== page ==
Almanac of the Dead

You can say one thing for Leslie Marmon Silko’s Almanac of the Dead — it gives fair warning: The entire back cover of the book’s jacket is devoted to an encomium from Larry McMurtry, author of Lonesome Dove. Besides finding Silko’s work ”tinted with genius,” McMurtry informs us that ”if Karl Marx had chosen to make Das Kapital a novel set in the Americas, he might have come out with a book something like this.” Putting aside the fact that McMurtry is Silko’s close personal friend and that the book is dedicated ”To Larry, for all the love,” readers ought to be grateful for his candor.

In contemporary literary usage, you see, the term ”genius” normally translates: ”For academic use only. Do not attempt to read for pleasure.” Mention of Das Kapital also helps define things. We’re talking homework here, folks, the windiest kind of bombast served up in the name of ”multiculturalism.” We’re talking about a talented author whose 1977 novel, Ceremony, made her a celebrity in circles in which a writer’s ethnicity — Silko grew up on a Laguna Pueblo reservation in New Mexico — looms large as a critical consideration. The recipient of a MacArthur ”genius” award, Silko has been a long time writing her second novel.

Vastly ambitious in scope, Almanac of the Dead frequently reads like a James Michener saga for the politically correct. It is set for the most part in the southwest and in Mexico, and it takes place in the near future when the ”giant stone snake” of Pueblo lore reappears near a uranium mine on the Laguna reservation, signaling that white folks have had it in North America.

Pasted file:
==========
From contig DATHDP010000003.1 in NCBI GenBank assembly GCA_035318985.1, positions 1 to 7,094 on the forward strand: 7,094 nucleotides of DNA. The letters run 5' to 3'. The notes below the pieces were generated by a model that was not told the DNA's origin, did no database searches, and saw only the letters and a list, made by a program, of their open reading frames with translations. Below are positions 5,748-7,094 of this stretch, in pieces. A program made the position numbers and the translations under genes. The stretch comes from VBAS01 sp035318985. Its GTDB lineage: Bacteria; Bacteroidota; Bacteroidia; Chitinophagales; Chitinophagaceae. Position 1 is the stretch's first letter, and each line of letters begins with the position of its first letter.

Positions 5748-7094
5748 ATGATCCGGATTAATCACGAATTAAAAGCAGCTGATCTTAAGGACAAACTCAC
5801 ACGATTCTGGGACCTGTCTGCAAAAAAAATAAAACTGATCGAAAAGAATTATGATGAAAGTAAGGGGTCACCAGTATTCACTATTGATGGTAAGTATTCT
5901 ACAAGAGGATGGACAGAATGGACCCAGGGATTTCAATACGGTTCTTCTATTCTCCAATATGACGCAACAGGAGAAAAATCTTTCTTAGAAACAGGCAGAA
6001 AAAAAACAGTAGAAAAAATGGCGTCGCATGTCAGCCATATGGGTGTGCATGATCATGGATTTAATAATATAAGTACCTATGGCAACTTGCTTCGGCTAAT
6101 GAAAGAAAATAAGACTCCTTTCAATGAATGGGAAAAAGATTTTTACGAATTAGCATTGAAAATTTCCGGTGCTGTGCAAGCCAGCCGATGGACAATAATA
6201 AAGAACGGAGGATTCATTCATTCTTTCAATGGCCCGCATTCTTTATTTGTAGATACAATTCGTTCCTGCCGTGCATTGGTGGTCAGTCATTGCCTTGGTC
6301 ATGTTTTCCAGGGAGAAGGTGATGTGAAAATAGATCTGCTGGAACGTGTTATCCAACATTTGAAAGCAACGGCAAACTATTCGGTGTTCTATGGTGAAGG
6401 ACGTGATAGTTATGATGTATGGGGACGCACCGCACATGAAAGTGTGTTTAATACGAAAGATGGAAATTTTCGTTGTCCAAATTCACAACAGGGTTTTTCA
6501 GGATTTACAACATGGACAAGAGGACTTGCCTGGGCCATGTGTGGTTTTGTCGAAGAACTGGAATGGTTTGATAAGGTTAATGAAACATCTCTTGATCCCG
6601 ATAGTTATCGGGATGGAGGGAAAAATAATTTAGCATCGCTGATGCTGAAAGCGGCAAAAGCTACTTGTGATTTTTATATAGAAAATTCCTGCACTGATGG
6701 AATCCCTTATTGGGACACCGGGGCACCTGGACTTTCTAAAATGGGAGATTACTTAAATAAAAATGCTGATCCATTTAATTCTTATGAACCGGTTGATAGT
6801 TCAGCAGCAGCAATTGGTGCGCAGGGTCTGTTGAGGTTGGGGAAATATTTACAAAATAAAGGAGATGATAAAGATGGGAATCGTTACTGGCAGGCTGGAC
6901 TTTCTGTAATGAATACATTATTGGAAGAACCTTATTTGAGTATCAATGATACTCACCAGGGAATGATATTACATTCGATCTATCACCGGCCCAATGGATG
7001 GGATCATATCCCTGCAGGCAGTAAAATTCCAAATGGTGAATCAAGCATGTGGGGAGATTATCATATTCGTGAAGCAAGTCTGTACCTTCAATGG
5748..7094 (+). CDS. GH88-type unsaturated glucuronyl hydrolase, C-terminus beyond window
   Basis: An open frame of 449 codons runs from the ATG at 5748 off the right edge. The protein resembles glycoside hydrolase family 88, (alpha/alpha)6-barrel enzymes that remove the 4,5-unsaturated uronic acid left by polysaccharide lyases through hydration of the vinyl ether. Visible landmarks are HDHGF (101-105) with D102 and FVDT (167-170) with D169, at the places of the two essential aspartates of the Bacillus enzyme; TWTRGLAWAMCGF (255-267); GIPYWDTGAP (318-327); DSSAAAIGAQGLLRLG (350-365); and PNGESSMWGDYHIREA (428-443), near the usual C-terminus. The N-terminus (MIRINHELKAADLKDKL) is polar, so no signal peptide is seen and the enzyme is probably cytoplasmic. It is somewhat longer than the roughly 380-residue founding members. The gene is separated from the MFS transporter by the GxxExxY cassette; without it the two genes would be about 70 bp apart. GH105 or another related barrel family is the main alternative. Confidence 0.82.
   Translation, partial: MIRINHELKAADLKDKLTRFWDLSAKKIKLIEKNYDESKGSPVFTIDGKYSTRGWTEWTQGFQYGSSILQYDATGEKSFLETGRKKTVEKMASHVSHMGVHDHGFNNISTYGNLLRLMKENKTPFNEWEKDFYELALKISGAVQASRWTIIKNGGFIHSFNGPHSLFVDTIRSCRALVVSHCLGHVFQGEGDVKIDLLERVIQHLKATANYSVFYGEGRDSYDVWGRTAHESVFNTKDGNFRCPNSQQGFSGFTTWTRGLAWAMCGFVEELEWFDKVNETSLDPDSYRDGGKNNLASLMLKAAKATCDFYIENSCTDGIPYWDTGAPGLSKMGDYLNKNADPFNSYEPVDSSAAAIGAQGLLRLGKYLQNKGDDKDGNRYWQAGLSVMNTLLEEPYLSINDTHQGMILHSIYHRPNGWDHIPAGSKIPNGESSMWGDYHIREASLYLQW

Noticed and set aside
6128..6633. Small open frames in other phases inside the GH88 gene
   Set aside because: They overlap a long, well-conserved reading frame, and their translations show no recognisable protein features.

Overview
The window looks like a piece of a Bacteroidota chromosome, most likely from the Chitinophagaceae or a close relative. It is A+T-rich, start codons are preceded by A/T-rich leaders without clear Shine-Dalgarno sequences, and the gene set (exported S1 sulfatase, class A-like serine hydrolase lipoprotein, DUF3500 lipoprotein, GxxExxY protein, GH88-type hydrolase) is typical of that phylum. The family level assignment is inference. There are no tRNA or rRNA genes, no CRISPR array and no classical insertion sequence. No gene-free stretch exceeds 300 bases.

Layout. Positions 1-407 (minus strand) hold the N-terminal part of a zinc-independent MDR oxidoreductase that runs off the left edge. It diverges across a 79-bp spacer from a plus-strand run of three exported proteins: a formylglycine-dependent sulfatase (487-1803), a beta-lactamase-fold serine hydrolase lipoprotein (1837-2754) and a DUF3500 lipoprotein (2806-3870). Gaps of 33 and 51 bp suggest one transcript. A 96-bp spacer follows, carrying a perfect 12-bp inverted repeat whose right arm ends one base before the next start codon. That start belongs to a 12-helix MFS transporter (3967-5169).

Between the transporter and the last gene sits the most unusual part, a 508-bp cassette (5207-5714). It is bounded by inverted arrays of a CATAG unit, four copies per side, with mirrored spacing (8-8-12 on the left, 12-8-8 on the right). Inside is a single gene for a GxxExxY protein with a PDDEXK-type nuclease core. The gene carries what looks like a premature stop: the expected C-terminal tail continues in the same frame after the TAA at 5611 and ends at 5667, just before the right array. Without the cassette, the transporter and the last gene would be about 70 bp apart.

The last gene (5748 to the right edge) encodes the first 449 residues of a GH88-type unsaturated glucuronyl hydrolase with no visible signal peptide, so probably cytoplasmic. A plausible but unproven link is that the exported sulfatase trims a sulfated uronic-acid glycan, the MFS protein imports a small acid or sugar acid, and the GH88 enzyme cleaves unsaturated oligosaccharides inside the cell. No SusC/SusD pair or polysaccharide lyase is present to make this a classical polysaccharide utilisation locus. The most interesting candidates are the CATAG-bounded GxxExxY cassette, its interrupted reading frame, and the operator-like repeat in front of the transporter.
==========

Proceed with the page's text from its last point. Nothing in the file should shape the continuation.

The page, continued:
In keeping with ancient Native American prophecy, the angry spirits are fixing to avenge themselves upon the corrupt, dead European souls. ”The ancestors,” after all, ”had called Europeans ‘the orphan people’ and had noted that few Europeans had remained whole. They failed to recognize the earth was their mother. Europeans were like their first parents, Adam and Eve, wandering aimlessly because the insane God who had sired them had abandoned them.”

To underline Caucasian iniquity, much of the narrative concentrates in considerable — one might even say loving — detail upon European penchants for dope snorting, murder, and buggery. Especially buggery. Judging by the number and variety of gay villains in Almanac of the Dead, Silko seems more than a little homophobic.

Of course, all the homosexuality is meant to be deeply symbolic of the white man’s spiritual sterility: the bisexual who wins fame exhibiting art photos of his ex-lover’s suicide; the gay racist who kidnaps and makes snuff photos of his lover’s infant son; the federal judge who watches the activities at whorehouses, then races home to his specially trained basset hounds; the impotent, paraplegic ”bio-materials” dealer who fellates homeless vagrants even as he murders them by draining their blood for resale. And on and on and on.

Fear not, there’s plenty of European heterosexual perversity, too. But what’s objectionable about Almanac isn’t its politics. Swift and Celine held views many of us would find repellent. Silko, however, writes in an angry, inflexible monotone. Aiming at bitter satire, she delivers only sarcasm. D

Almanac of the Dead
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